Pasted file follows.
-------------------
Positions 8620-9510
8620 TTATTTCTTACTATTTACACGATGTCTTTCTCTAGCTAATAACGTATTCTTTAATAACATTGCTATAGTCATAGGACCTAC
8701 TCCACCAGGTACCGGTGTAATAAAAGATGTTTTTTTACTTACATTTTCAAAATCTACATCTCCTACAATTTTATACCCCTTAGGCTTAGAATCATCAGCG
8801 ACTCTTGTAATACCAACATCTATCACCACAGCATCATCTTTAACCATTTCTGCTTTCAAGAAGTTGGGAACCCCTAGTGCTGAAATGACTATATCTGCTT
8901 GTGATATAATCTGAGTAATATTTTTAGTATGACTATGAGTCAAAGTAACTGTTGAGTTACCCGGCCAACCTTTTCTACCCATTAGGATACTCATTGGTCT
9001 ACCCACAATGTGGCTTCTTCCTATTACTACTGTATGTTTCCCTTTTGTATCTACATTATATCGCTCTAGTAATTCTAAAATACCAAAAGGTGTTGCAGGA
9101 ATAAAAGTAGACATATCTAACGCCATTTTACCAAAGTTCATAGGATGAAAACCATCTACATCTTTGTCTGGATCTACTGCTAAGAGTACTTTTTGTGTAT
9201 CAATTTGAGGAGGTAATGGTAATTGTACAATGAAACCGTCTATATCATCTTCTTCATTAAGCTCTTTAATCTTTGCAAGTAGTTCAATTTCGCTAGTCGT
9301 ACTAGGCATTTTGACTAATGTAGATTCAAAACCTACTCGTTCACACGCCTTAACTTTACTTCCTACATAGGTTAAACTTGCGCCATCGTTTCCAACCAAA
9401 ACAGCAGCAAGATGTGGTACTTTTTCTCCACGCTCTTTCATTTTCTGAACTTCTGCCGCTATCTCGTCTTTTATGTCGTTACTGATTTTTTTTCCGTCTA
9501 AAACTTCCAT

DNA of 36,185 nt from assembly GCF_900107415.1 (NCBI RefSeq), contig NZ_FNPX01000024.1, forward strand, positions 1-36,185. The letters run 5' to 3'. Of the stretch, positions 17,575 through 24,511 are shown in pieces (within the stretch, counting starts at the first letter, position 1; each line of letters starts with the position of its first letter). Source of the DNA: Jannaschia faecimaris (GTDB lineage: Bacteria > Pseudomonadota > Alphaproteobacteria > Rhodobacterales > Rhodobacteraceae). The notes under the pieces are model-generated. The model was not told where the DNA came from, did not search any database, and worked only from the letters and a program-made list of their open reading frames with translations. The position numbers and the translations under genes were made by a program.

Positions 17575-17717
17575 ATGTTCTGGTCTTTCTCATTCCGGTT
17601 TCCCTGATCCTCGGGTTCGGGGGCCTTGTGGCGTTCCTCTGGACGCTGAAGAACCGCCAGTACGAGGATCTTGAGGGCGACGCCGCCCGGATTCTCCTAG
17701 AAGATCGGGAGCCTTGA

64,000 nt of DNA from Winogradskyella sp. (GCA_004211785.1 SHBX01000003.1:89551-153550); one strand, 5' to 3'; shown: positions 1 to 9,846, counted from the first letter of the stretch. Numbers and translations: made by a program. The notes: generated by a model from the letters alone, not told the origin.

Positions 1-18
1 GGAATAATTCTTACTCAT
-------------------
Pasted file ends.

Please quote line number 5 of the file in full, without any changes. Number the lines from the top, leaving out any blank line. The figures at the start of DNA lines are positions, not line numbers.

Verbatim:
8901 GTGATATAATCTGAGTAATATTTTTAGTATGACTATGAGTCAAAGTAACTGTTGAGTTACCCGGCCAACCTTTTCTACCCATTAGGATACTCATTGGTCT